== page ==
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The First Slide

Updated on March 10, 2010

Contributed to the Stellar Winds project

Captain Anderson stood calmly on the bridge of the Megellan, a Stellar Explorer class vessel, and observed as his crew responded with military precision to the unexpected discovery currently visible on the holodisplay. The Magellan, the 4th of its class to slip spacedock since 8016, had been charting new systems for over 16 years. As its third captain, Anderson was keenly aware of the risk involved with the mission of stellar exploration. Most of what the crew encountered had never before been seen up close. And this newest discovery, while quite spectacular, was no exception.

It resembled one of the gravity diagrams from Einstein that officers were made to study in Basic Stellar Physics. However, this one was real and in color. A shimmering silvery sheen around the edges of what appeared to be a hole right in the fabric of space disappeared into the hole, giving the impression of a tunnel. Tendrils of color, pink and yellow and orange, played about the rim, giving the whole scene an eerie feel.

Turning to his XO, Commander Rain, who was hovering over the crewman at the science station, Anderson asked, “Is that what I think it is?”

“Think so, Cap. Although the readings are different than expected for a wormhole. Can’t find a gravity signature here.”

“That is odd. There should be a gravity reading. Extend the range of the sensors.”

The crewman adjusted his controls for a moment, pointed at the screen, and said, “Same result, sir. Nothing.”

The Captain turned back to the holo and stared quietly, considering the situation. The ship was at full stop, forty thousand kilometers from the perceived edge of the wormhole. With no gravity signature, there was no way to tell how or where the ship would react to the wormhole. Approach was risky, but that was the name of the game out here.

Raising his head to the quietly waiting crew, the Captain grinned as he calmly ordered, “Take us in slowly to thirty thousand kilometers. Record all sensor data. Helmsman, if you notice anything amiss, feel free to reverse thrust. Keep your eyes open, people.”

With a growl from the JT-4100 sublight drive, the massive vessel began inching its way toward the wormhole. A slow approach over ten thousand kilometers was a long maneuver, requiring over 3 hours. The crew watched and waited in suspenseful silence. The only sounds on the bridge were the faintly audible beeps and clicks from monitors and control boards. The wormhole colors continuously shifted and crawled in the holodisplay. Only when the ship was again at full stop did the crew relax and resume their normal breathing.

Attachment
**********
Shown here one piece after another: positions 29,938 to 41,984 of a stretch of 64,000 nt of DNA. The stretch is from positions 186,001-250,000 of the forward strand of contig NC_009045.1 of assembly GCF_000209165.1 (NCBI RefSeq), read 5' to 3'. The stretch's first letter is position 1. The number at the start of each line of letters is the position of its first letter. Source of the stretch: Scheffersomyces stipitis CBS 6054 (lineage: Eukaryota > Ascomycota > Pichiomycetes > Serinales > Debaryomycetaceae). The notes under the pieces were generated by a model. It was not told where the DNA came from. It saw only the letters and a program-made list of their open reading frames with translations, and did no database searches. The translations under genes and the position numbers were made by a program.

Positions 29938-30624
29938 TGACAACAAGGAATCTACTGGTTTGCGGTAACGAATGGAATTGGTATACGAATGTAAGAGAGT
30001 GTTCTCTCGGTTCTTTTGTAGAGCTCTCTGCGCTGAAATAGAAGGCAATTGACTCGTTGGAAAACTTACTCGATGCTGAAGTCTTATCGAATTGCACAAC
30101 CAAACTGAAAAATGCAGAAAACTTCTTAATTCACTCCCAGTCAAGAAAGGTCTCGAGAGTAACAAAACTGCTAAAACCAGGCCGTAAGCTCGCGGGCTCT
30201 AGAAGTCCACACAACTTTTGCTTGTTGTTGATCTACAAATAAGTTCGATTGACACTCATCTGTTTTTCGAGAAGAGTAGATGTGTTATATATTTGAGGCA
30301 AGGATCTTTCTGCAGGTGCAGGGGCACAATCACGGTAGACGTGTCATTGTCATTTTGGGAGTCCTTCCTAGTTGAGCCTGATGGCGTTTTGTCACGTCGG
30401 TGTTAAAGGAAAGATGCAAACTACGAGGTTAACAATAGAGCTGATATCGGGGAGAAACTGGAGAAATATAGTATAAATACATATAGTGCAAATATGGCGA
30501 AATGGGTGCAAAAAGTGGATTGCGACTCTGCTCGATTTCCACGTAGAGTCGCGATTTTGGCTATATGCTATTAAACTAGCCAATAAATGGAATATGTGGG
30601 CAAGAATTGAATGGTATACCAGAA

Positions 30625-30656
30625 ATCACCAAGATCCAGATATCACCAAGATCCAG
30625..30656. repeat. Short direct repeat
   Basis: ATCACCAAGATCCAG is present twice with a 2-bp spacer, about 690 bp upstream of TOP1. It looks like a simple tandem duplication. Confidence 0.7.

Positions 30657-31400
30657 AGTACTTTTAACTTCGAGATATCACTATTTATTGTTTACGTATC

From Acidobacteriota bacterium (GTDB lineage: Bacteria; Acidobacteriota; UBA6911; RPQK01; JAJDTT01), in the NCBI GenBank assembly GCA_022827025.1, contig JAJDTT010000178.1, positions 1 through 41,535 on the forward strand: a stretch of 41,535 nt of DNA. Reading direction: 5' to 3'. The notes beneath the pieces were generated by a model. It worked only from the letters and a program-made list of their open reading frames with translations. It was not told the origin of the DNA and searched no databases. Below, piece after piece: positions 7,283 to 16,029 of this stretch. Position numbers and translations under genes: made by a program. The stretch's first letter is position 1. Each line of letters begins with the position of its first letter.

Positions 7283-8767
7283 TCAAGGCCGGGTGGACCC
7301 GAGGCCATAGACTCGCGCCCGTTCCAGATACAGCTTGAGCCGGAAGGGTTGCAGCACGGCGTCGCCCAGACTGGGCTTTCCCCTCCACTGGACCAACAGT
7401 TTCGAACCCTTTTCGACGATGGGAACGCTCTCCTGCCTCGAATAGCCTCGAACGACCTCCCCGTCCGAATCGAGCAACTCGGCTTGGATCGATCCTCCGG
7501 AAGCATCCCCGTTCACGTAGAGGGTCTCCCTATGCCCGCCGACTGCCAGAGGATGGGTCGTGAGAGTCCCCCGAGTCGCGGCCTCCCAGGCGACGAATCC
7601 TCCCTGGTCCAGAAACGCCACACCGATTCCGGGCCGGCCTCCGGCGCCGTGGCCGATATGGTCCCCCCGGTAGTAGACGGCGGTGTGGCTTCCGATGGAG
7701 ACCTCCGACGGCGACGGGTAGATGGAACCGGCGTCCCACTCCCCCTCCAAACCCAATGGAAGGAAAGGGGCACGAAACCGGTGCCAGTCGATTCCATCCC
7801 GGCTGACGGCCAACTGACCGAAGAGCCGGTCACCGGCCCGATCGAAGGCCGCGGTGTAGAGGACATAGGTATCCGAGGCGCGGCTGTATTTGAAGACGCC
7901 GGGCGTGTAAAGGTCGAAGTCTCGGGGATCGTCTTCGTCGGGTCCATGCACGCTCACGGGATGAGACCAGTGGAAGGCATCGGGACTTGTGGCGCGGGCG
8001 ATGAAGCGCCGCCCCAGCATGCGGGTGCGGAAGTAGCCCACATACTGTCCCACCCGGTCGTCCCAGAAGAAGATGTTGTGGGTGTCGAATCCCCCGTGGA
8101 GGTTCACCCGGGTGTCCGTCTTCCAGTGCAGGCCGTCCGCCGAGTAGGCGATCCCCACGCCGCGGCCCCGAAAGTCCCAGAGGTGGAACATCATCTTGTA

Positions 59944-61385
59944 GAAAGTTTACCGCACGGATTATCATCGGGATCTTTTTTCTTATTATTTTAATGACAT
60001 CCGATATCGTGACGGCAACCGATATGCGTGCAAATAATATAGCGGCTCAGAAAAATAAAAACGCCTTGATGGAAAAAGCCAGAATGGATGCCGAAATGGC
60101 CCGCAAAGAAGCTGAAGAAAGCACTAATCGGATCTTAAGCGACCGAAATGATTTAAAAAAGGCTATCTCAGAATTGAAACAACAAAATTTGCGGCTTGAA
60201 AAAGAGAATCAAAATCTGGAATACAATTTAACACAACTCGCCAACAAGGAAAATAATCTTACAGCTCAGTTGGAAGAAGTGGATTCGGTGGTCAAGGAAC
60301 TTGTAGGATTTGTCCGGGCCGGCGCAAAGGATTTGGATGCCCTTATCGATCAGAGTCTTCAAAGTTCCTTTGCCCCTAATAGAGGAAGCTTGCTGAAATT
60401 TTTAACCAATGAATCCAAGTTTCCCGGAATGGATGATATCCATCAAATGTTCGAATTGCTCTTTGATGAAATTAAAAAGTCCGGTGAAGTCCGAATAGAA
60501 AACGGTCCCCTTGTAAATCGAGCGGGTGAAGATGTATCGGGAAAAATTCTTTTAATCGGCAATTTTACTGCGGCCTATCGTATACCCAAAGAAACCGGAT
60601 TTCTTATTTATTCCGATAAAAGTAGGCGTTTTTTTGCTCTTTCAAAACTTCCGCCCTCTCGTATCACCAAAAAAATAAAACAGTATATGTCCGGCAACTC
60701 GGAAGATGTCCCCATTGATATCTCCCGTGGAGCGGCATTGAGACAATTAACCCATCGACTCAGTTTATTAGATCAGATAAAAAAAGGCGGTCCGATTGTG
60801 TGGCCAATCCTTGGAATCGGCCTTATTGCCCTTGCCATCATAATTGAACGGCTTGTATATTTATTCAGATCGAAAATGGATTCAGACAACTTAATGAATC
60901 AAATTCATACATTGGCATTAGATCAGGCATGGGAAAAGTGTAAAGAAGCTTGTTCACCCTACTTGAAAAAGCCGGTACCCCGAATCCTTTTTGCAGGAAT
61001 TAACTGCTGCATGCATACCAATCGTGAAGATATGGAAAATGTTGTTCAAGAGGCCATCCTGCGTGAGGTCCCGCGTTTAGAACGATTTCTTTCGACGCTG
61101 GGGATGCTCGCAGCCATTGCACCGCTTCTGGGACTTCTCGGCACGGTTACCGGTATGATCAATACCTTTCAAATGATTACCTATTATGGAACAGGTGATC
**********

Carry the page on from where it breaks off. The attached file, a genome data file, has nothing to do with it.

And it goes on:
His grin broadening as he looked around the bridge, the Captain asked, “Now that was fun, wasn’t it?”

The crew responded with smiles and grins. They were used to the Captain’s approach to the dangers of their job. He had proven himself a quick and creative thinker, and they trusted him.

After several long moments assessing the situation, the Captain made his decision. “Let’s try another ten thousand.”

Once again the big ship crawled its way toward the wormhole, inch by inch closing the distance. Unexpectedly, the image in the holo changed- the ship’s forward section began to glow red, indicating structural failure. The crewman at the sensor station barked out, “Gravity spike, Captain. It’s pulling the front of the ship…”

Before he could finish, the forward section of the ship elongated toward the hole, stretching to perceived infinity. As the crew on the bridge watched in frightened fascination, the forward bulkhead stretched toward the hole, followed by the navigation station and its officer and crewmen. Within a moment, the entire length of the ship had stretched to infinity and disappeared into the wormhole.

On the bridge all was eerily silent. The normal sound of activity and equipment was silenced, sucked away by the altered reality within the worm-tunnel. The Captain could dimly make out one of the crew vomiting on the deck, the cloud of spew stretching into infinity ahead of the crewman. He vaguely comprehended his own thought that he had never seen spew do that before.

There was no way to tell how long the slide actually took as time itself seemed to be distorted. As suddenly as it began, it ended. The infinite distance of the ship retracted in an instant, the Captain involuntarily flinching as the forward bulkhead rushed back toward him. Alarms were instantly sounding a myriad of tones, indicating a ship under dire stress. Several of the crew were unconscious on the deck, two had vomited, one was babbling incoherently, and the comm officer was crying under his console, huddled in fear. The ship’s doctor, largely unaffected by the slide, appeared on the bridge to administer sedatives and anti-nausea shots.